It was William Shakespeare, of course, who wrote of people in “As You Like It”: “They have their exits and their entrances/And one man in his time plays many parts.”
This would be a most apt description for Dr. Ricardo “Ricky” Abad, sociologist, teacher, thespian and an innovator/agitator of the Philippine stage.
At Ateneo de Manila University, where he was named Professor Emeritus, he was known as a legend among teachers, usually deploying his thespian skills in class (You can catch his teaching legerdemain in his Areté Magisterial Lecture: “Democracy and Human Capital: Why Education Matters” on YouTube. He also won the Metrobank Most Outstanding Teacher Award twice.
Abad made the aforementioned “exit” on Dec. 26 after battling cancer. He was 77.
Working with Tinio
One of the greatest—if not the greatest—“parts” he played was as unique contributor to the Philippine stage, anchored on pushing for an innovative, self-defined Filipino theater.
Ricardo Gianchand Abad made his “entrance” on Aug. 10, 1946 in Manila to Jose and Rosa Abad.
Theater made its entrance into 9-year-old Abad’s life when his father took him to the old Ateneo campus in Padre Faura to watch a performance of Edmond Rostand’s “Cyrano de Bergerac,” which left quite an impression, as he recalled in a 2013 Lifestyle article. He made his theater debut in an Ateneo Grade School production of “The Prince and the Pauper” in 1957, followed by his first stint working with National Artist for Theater and Literature Rolando Tinio in the Ateneo Experimental Theater in college.
After earning his degree in sociology at Ateneo, he got his PhD from Fordham University on a Fulbright scholarship.
Upon his return from the United States, he picked up where he left off by becoming part of Tinio’s nascent company Teatro Pilipino, which would bleed into Abad’s own mission of transforming Western classics into the Filipino context and language as well as originals. He became most identified with Tanghalang Ateneo (TA), where he served as moderator/artistic director from 1984 to 2014. This tour of duty as director allowed him to experiment, develop and do virtually any play he wanted, often staging Tinio’s Tagalog translations of classic Western plays on their own or for bilingual productions. He also mentored an impressive cast of actors and production personnel through the decades on his home base, the Rizal Mini-Theater, in what is now Faber Hall.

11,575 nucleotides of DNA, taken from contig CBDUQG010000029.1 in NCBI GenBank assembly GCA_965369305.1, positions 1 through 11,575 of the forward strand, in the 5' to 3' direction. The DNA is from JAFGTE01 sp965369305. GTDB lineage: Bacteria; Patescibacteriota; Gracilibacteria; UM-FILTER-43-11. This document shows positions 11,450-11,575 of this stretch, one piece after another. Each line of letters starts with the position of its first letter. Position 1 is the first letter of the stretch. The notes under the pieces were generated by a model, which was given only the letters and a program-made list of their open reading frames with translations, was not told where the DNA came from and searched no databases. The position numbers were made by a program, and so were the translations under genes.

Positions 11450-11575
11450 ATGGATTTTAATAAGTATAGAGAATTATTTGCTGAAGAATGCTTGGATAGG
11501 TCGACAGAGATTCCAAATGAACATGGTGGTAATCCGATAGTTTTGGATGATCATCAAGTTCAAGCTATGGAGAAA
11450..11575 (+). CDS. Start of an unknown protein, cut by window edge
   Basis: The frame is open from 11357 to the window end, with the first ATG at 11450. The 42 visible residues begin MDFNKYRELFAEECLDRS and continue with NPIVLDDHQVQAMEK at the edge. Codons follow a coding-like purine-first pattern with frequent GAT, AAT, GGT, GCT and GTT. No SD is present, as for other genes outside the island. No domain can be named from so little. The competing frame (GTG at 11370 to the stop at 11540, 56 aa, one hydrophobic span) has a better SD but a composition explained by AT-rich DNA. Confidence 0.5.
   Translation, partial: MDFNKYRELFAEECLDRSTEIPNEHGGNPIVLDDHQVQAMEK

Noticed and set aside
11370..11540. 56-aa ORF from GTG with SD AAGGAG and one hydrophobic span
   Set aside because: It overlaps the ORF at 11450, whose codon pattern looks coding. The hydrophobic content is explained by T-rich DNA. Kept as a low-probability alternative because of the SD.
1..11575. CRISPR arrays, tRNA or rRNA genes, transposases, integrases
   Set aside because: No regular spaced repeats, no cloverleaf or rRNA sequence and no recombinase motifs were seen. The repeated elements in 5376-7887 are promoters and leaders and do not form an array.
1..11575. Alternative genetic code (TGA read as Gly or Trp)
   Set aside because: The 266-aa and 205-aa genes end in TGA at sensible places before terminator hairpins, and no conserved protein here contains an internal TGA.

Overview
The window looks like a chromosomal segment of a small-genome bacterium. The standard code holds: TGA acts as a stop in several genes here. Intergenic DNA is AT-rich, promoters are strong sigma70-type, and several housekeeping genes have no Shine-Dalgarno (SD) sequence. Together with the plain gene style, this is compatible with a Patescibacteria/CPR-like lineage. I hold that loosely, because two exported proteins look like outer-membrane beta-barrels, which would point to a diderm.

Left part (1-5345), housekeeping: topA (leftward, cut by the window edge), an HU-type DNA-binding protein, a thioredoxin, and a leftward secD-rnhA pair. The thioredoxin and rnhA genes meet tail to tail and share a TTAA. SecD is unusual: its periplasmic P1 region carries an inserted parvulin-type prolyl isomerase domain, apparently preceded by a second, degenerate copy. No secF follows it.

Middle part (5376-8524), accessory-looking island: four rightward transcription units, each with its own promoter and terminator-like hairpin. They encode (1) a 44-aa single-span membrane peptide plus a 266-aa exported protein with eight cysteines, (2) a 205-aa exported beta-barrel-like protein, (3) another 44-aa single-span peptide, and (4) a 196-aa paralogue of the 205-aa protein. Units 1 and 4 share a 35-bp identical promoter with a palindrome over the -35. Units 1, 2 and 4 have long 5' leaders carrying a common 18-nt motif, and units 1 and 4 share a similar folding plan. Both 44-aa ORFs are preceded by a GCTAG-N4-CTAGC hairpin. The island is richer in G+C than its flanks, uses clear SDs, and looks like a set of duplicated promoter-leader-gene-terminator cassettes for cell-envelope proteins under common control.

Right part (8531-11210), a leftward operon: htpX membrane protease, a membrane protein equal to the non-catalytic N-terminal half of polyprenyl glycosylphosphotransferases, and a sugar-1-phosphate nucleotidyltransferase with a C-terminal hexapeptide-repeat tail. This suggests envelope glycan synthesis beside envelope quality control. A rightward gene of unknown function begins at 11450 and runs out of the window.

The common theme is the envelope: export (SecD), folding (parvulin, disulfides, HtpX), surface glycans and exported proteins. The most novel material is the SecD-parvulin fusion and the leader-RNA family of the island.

Abad also liked working with actors and actresses “who show up, do the work, enhance the play, learn quickly, get along with the crew, make fellow actors look good, try out various readings in rehearsals and show no vanity. They also move me when they perform. So I cast them often,” he said.
Perhaps Abad’s most acclaimed production was 2012’s “Sintang Dalisay,” a dance/drama adaptation of “Romeo and Juliet” set in a fictional Muslim territory in the Philippines; the star-crossed lovers are Jamila of the Kalimuddins and Rashiddin of the Mustaphas. The play featured choreography by Matthew Santamaria, kulintang music by Kontra-Gapi and production design by a frequent collaborator, the late National Artist for Theater and Design Salvador Bernal. Originally staged at the Rizal Mini-Theater, “Sintang Dalisay” would eventually be performed in Belarus, Malaysia, Taiwan and would also win two Aliw Awards (Best NonMusical Production and Best Direction) for Abad. Abad himself would be enshrined in the Aliw Hall of Fame in 2017.